Ryssdal: How much of the phenomenon, though, that you guys have become is because people are so passionate about sports? I mean, if you had been a show about welding or something, I don't know that you'd be where you are today.

Bodenheimer: No, it's about the passion of sports. One of my early jobs here was to drive around Texas, Arkansas, Oklahoma, Louisiana and Mississippi and sell ESPN to cable operators. And I'm telling you every town I've pulled into a cable operator would say to me, "You know, George, this is a sports town." And every town in America believes they're a sports town. And ESPN came along at a time to tap into that.

Ryssdal: There must have been a fair amount, though, in those early days as you were doing sales and marketing, of you making your pitch to somebody and them saying, "ESPN what?"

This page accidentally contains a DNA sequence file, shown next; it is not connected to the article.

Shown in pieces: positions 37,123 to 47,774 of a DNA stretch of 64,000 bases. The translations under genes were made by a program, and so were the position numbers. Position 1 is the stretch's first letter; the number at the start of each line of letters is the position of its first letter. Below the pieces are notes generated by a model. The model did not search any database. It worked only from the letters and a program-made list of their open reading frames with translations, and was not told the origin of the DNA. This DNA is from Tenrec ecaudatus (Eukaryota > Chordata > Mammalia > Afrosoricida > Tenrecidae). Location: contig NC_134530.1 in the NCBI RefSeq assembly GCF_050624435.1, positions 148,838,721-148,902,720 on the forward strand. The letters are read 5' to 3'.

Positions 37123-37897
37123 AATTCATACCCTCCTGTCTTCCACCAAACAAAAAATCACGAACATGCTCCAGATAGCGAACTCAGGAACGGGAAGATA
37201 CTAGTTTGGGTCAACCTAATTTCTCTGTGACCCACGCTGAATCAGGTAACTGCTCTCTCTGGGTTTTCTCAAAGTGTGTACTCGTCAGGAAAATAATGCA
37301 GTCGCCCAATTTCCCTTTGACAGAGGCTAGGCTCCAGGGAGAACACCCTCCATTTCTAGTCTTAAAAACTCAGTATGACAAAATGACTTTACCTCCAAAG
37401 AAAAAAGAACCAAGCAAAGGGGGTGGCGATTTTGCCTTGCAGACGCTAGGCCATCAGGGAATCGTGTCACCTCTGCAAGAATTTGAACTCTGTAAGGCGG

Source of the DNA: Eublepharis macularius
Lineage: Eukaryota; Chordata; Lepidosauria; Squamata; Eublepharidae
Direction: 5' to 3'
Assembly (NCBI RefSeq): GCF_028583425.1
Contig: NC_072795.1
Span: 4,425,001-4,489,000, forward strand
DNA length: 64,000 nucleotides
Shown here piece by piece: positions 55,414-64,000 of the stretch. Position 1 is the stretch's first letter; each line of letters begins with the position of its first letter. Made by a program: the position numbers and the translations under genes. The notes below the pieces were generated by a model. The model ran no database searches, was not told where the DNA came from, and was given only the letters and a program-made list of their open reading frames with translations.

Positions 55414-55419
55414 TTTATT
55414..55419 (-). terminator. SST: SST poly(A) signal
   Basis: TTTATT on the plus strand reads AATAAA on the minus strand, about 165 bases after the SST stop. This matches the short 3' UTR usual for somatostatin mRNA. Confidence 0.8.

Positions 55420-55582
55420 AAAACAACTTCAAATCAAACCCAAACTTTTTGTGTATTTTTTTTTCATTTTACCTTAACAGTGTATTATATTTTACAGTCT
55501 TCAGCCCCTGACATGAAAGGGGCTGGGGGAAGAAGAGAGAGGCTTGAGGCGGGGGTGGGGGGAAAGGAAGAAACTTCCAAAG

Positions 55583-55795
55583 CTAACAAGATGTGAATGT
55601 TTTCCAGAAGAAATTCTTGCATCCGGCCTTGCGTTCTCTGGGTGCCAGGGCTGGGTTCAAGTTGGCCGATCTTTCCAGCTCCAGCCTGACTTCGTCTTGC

Bodenheimer: Oh yeah. We had a lot of that. And those early stories of people thinking it was a headache powder. I mean, it was a Spanish network. We were misthought of a lot in the early days, but it was pretty easy to describe once you talked to somebody. It's 24-hour sports and the notion quickly caught on.

Ryssdal: One of the things I think that has helped you guys get where you are is the attitude that you have. You're not stuffy about it, you're relaxed, some would say irreverent, some would go farther and say "cocky." Is that intentional? Did you plan that from the beginning?

Bodenheimer: No, I can't say it was planned from the beginning. It just grew up here. I mean, we take our sports seriously, but we don't take ourselves too seriously. And we also believe that the notion of sports should be fun and that people want to be entertained and they are inviting us into their homes. Let's have some fun.

Ryssdal: Give me some insight into your business model. When you start thinking about bidding for a golf major, as you've been doing, or the recent contract with the SEC in college football. Walk me through that process.